Why Do I Have Depression After Detox?
Leaving behind drugs or alcohol is a big shift. It can feel similar to a breakup in some ways. Substance use was the thing you always relied on to get through tough times. It may have offered a temporary outlet to unwind, have fun or alleviate boredom. It wasn’t a positive, healthy relationship, but leaving behind substance use means a large part of your life will no longer be there.
Due to the ways drugs and alcohol change your brain’s reward circuitry, causing you to focus on only the positive aspects of a high and forget the messy aftermath, leaving substances behind can leave you with a mix of emotions. You may miss the social euphoria you felt when you were in with a group, or you may feel disappointed feeling like you’ll never be able to relax like you used to.
While recovery is surely worth the effort you put in, depression after detox isn’t abnormal. When you’re waiting for the perks of sobriety to set in, it’s normal to feel hopeless or lost. In this article, we’ll share everything you need to know to overcome detox depression, and it starts today.
Depression and addiction recovery
During rehab, it’s not abnormal to experience a host of emotions. Depression is a common feeling after a significant life change, especially one as drastic as the transition from addiction to early recovery. Depression can have an onset in recovery, but it’s often the case that depression was actually there all along, just covered up by drug use.
One of the most commonly cited reasons that people use drugs is that it’s an effort to self-medicate for emotional pain. When you think back to the origin of your substance use, it may have been linked to depression. Although drinking and using drugs can feel like a temporary fix for sadness, loneliness and worthlessness, in the long run, substance use only worsens mental illness.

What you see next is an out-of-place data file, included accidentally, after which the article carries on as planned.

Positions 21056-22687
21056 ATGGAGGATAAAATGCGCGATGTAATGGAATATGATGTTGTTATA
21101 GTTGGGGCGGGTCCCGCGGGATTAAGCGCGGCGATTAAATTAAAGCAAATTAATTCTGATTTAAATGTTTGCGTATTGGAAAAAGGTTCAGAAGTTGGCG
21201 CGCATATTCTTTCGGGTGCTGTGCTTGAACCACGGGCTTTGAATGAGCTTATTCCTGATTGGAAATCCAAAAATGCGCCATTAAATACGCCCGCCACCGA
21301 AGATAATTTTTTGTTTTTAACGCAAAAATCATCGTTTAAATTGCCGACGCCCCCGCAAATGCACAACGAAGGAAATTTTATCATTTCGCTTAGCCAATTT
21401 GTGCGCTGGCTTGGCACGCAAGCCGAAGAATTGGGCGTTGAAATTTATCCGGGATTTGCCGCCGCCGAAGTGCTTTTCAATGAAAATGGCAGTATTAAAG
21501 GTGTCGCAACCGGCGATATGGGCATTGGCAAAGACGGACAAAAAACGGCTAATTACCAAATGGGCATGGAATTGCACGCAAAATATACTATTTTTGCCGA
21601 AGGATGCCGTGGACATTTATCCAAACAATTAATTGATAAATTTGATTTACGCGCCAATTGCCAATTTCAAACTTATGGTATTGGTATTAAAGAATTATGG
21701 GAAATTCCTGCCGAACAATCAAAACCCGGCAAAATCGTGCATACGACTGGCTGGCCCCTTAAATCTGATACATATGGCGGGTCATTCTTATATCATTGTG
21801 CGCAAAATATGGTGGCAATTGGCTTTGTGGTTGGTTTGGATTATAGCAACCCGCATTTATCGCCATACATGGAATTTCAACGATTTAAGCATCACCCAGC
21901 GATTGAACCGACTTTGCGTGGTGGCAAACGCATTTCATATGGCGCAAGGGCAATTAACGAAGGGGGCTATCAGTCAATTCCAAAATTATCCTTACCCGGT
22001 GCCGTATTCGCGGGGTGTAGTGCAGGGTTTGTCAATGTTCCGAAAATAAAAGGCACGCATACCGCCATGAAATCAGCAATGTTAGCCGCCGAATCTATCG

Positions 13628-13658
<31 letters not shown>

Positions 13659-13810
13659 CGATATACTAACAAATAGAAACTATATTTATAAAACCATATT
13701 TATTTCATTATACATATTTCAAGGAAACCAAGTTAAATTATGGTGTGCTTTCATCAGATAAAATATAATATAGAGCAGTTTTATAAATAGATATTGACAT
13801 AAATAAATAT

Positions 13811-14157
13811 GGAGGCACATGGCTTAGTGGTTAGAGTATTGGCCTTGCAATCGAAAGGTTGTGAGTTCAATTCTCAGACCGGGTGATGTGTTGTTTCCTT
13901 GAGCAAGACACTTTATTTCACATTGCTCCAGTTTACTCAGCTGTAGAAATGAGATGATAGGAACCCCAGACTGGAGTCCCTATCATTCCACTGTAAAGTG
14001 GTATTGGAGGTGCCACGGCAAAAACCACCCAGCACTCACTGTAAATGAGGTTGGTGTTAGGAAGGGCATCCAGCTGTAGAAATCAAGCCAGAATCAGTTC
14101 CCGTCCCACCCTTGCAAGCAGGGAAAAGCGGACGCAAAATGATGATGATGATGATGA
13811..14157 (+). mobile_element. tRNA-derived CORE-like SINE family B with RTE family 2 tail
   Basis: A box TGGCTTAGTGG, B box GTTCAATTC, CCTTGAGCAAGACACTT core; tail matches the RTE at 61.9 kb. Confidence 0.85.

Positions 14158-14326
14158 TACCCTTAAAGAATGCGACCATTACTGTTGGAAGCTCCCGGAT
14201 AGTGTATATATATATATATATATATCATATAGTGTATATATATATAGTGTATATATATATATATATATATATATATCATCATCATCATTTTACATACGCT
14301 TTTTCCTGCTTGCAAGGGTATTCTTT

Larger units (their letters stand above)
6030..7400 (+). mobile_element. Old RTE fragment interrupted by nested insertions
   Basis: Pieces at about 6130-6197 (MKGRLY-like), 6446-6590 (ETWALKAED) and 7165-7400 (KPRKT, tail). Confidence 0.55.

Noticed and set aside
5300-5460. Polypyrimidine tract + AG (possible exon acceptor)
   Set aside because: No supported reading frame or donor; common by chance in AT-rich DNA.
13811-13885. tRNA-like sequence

There is a high rate of comorbidity between addiction and mental health disorders. The National Institute on Drug Abuse estimates that about 50 percent of those with substance use disorders are also faced with a mental health condition and vice versa. This is due to several factors, but it’s worth getting a professional opinion if you’re dealing with depression after detox.
Depression in early recovery
The first days, weeks and months of sobriety are laden with emotional, physical and mental challenges. It’s no wonder depression in early recovery is so common. One of the most significant changes during this time is your changing brain chemistry. A system that was accustomed to the presence of substances has to quickly readjust and expel toxins. This process takes a toll on your brain, and the disruption to the flow of pain and pleasure chemicals can surely have a big impact.
Here are some of the symptoms you might notice when you have depression in early recovery.
- Feelings of sadness and hopelessness that go beyond having a bad day
- Having negative thoughts about yourself, your life, and the future
- Not wanting to get out of bed to face the day
- Feeling tired all the time
- Not wanting to eat, or overeating
- Feeling that life lacks meaning
- Having an inability to concentrate
- Having suicidal thoughts
If you’ve experienced these symptoms, detox depression could be the culprit.
Treatment for depression after detox
Depression and addiction recovery are a bad mix. Feelings of worthlessness, self-isolation and having no hope for the future are a recipe for relapse. For this reason, treating both substance use disorders and mental health disorders simultaneously is key to long-term and sustainable recovery.
If these symptoms are present and last longer than a few days, depression could be the culprit. It’s common to experience depression during early sobriety. If someone doesn’t feel hopeful about their progress in recovery, it can lead to a relapse.
Someone who has worked to get clean physically and to begin the real process of recovery after their treatment program has ended should feel hopeful about the future. If someone doesn’t care about anything because of depression, then they may not see a reason to continue to stay sober. The feelings associated with depression could become so unbearable that they turn to drugs or alcohol again to cope, leading them back into the cycle of addiction.
If you’ve noticed signs of detox depression in yourself, it’s time to work towards whole-person healing. Until you address both mental health concerns and addiction, you’ll never find true freedom. If one goes untreated, the symptoms will affect your progress in the other area. Coordinated and holistic treatment can make all the difference.
Depression and addiction recovery
If you’ve been affected by depression after detox, there’s no reason to wait for treatment. You deserve to feel like yourself again, and at Freedom Detox you can find the compassionate care you’ve been looking for. Get back your health, your personality, your future and your freedom. Call Freedom Detox today.